Review by Karl Verhoven
Little Nemo in Slumberland was among the earliest newspaper strips, dating from the first decade of the 19th century, yet such was the skill and imagination applied by creator Winsor McCay, it’s still considered a genre pinnacle. That being the case, any creator generating a revival is going to be well aware of the standards against which their work will be judged, the artist moreso than the writer. There’s no pretending Gabriel Rodriguez matches McCay’s prodigious talent, but he’s in no way disgraced.
For those unfamiliar with the original strip, every night when he fell asleep the young lad Nemo would be transported to Slumberland for an incredible adventure, initially complete in a single oversized portrait page, with later adventures continued. Each strip ended with Nemo waking up disoriented in his own bed. Puzzlingly, in complete contrast to the expansive nature of McCay’s work, IDW have published this not even at standard trade size, but as a pocket book.
Eric Shanower’s plot substitutes the early 21st century for the original era, but as barely any of the original strip occurred on Earth, that’s no great change, and nor is there much change in Slumberland, where almost all is as it was a century before. King Morpheus still rules, the Princess needs a playmate, and Rodriguez has McCay’s designs to fall back on for the sumptuous court and courtiers. A new playmate is found, but is reluctant. “I don’t play with girls! I don’t like this dream”, protests James Nemo Summerton, his middle name derived from a cartoon fish. He soon comes to appreciate the wonder of Slumberland, and so do we as Shanower’s imagination is channelled by Rodriguez to supply wonderful, eye-opening sequences. McCay’s strip was presented to children who had no cinema or TV and barely travelled. If they did it was unlikely to be outside North America, yet with all the advances, Shanower and Rodriguez still produce visions to wonder at and stimulate the imagination. Theirs is a more linear story, but the priority is still visual splendour, and page after page is breathtaking. Rodriguez keeps spectacle at the forefront, Nelson Dániel’s bright colours creating a constantly vivid landscape, and one creative device follows another.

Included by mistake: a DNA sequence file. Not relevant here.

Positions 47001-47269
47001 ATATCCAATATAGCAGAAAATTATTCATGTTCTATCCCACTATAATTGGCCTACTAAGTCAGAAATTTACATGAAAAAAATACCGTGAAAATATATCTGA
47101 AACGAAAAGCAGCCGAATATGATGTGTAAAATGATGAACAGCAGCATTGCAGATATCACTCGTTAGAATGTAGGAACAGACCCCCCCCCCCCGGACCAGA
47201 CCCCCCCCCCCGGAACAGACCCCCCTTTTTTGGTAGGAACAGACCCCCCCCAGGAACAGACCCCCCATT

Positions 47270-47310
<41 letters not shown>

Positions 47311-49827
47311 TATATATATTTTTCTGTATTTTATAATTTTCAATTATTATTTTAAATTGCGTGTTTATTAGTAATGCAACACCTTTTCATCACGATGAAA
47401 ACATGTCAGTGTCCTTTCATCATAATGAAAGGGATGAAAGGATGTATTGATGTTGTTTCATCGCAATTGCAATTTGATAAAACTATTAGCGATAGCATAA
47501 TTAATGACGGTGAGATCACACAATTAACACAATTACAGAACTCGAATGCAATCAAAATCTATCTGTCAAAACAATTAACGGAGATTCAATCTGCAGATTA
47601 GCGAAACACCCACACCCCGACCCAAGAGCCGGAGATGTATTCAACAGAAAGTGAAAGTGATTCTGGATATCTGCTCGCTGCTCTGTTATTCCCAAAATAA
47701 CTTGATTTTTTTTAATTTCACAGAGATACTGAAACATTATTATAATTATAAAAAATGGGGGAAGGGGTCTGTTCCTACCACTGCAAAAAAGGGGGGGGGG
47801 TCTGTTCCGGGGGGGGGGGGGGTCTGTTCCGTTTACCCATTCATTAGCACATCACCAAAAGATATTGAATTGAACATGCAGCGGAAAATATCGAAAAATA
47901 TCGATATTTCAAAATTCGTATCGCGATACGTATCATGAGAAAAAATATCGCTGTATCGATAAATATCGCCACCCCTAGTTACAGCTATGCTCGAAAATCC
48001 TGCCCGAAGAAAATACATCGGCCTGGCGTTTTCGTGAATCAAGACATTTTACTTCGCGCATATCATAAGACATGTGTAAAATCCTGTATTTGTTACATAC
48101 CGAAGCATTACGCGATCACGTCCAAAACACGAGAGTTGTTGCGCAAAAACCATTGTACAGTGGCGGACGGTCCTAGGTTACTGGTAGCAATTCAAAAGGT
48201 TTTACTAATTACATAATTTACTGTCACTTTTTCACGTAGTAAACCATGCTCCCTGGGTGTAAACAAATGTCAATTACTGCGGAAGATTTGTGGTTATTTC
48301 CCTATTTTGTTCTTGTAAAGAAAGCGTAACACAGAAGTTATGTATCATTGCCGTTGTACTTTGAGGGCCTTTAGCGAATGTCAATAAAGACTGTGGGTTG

Two differences separate this version and McCay’s, this lacking the racist caricature that constituted one of the Princess’ other playmates, all the mischievous tendencies now residing in Flip. Otherwise while the likes of Doctor Pill and the Candy Kid put in an appearance, there’s no necessity to know they were McCay’s designs. The other difference is James is a modern kid, unimpressed by the stuffiness and formality that accompanies Slumberland’s visual magnificence. It’s the desire to avoid it that sets him off on his journey of discovery.
Return to Slumberland straddled two worlds successfully enough to earn an Eisner Award nomination, although that it stands alone probably speaks to how it was received by the 21st century equivalents of McCay’s original audience. It is however, a beautiful looking story, and one it could be imagined would please McCay.